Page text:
If an employee reports carpal tunnel syndrome to his or her primary care physician, the provider may wrongly assume it's work-related and therefore, Occupational Safety and Health Administration (OSHA)-recordable.
The U.S. Occupational Safety and Health Administration (OSHA) briefly reopened the comment period on the proposed rule to record work-related musculoskeletal disorders (MSDs). The comments came from May 17 to June 16, about a month after two teleconferences focused on concerns of small businesses.
Occupational health nurses noticed that employees were reporting skin irritation from wearing safety goggles, and reported this to safety. After safety reviewed the situation, a new process was implemented for cleaning the goggles.
While walking through a work area, an employee steps into a hole that was left unguarded, and twists his ankle. He doesn't tell his supervisor because he doesn't want to negatively affect Occupational Safety and Health Administration recordable injury rates.
Safe lift programs save money, and they save more if they are comprehensive and have leadership support. That finding from a new study of workers' compensation and lift-related injuries in long-term care provides a strong, new underpinning for the financial benefits of safe patient handling.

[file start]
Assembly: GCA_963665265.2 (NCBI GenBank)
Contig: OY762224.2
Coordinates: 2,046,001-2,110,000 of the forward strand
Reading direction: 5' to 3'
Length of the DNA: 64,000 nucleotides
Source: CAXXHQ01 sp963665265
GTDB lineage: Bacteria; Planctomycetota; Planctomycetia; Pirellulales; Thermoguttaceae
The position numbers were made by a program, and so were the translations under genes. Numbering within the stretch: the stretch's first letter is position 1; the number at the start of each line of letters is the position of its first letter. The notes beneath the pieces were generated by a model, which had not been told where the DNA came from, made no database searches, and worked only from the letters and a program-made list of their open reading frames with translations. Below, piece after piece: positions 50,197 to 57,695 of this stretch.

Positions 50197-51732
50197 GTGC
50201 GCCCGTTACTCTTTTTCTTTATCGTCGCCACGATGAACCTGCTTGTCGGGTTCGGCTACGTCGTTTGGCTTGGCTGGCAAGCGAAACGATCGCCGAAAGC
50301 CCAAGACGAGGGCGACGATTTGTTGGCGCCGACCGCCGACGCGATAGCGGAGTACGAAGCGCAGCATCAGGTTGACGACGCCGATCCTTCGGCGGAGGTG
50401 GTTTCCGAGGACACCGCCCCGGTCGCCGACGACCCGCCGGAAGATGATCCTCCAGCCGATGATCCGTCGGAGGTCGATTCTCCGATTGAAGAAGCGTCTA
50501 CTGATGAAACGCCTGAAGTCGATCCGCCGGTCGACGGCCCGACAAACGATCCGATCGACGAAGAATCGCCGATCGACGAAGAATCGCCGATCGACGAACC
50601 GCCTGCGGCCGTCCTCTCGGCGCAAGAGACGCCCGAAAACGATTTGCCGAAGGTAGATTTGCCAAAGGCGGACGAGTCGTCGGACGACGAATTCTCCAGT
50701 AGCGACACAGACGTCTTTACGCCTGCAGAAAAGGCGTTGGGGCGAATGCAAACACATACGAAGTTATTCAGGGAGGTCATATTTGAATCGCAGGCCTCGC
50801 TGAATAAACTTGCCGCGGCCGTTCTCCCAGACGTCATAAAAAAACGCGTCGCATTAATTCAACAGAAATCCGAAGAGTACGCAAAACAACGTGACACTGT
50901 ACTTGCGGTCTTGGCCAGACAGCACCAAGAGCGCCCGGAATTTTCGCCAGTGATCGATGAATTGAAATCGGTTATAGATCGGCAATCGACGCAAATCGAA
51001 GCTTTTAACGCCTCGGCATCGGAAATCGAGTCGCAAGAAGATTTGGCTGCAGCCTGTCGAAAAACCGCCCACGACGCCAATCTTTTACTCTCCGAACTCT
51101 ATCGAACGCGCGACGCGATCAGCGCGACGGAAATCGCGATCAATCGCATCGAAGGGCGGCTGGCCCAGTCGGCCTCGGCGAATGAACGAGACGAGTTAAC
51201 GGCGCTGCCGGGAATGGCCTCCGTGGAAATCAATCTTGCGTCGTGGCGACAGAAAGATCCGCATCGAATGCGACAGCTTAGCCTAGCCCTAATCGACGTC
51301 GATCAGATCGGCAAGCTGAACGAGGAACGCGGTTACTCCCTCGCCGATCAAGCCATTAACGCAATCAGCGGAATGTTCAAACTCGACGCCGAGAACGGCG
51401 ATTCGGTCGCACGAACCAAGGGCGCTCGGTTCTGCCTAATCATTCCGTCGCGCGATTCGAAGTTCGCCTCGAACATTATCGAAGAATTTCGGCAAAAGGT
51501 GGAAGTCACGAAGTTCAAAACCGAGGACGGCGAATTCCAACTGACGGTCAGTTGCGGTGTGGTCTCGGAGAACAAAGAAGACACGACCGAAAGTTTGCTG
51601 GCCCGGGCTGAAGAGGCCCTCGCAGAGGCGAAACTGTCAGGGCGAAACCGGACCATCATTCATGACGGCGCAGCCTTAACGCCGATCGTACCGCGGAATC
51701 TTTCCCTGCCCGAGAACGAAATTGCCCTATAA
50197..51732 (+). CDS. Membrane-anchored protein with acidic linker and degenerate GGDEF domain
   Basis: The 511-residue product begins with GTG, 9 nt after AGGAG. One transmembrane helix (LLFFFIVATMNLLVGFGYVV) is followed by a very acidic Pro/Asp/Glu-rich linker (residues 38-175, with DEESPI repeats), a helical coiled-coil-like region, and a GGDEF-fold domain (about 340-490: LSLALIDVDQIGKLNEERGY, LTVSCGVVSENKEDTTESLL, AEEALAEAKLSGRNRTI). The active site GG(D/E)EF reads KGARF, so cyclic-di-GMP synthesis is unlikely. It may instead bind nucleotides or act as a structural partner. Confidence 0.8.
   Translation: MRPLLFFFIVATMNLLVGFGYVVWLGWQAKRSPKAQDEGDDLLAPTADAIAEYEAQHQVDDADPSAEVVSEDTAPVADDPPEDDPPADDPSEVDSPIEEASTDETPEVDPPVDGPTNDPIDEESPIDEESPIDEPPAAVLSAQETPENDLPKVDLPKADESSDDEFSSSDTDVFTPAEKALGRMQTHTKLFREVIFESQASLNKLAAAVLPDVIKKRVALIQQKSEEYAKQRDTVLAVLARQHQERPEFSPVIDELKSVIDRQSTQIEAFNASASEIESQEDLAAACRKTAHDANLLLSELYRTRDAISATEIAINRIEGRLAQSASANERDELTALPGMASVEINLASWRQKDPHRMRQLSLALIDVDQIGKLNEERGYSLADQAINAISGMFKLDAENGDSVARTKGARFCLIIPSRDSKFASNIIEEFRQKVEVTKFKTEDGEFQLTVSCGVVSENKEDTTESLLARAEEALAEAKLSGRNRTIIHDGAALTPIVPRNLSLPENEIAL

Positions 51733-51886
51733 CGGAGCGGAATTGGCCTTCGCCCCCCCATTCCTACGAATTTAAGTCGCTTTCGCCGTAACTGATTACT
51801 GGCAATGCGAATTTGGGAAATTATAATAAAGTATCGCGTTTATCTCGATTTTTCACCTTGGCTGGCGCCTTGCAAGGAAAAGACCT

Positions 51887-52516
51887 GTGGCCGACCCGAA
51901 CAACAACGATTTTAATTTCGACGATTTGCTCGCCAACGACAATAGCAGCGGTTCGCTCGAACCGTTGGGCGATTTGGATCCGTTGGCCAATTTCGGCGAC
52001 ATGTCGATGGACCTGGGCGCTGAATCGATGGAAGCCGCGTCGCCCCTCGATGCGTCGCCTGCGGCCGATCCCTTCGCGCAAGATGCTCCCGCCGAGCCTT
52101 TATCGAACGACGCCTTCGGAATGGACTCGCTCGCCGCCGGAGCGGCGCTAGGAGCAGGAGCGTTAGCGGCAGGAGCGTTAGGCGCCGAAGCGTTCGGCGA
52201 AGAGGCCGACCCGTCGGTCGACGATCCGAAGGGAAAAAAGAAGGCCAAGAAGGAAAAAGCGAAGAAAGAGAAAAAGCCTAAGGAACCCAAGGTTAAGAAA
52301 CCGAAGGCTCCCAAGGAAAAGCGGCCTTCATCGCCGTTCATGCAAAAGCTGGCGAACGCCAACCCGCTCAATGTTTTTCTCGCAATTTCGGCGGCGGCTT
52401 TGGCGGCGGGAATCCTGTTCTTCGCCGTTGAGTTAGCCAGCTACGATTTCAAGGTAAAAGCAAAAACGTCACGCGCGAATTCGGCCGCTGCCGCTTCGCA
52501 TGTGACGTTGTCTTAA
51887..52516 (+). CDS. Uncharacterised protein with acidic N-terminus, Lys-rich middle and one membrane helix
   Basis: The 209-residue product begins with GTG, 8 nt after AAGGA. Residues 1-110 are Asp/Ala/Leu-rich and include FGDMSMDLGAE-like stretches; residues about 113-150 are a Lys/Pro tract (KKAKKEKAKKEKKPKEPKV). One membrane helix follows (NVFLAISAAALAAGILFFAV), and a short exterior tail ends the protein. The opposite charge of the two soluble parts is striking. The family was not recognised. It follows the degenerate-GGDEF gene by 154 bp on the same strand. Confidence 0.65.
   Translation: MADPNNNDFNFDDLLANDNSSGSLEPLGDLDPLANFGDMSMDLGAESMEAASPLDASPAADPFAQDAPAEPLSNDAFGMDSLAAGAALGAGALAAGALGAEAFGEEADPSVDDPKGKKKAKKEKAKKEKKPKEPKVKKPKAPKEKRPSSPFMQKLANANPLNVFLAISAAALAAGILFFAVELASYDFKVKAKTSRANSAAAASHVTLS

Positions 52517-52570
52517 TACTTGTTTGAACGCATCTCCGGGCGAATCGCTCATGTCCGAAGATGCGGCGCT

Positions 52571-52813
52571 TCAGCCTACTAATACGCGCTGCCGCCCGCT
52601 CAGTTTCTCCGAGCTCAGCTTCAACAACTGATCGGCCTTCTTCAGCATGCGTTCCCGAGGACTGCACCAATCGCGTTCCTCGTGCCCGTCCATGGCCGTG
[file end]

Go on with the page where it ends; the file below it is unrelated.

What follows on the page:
As with most employers, the cost of health insurance was rising year after year for Sentara Healthcare of Norfolk, VA, an integrated health care delivery system that includes eight acute care hospitals, outpatient centers, long-term care, and Optima Health Plan, an insurance subsidiary.
Outpatient centers have historically attracted little attention from the Occupational Safety and Health Administration, although needle market data shows they have lagged in sharps safety. But that hands-off approach is ending with a regional emphasis program in four states.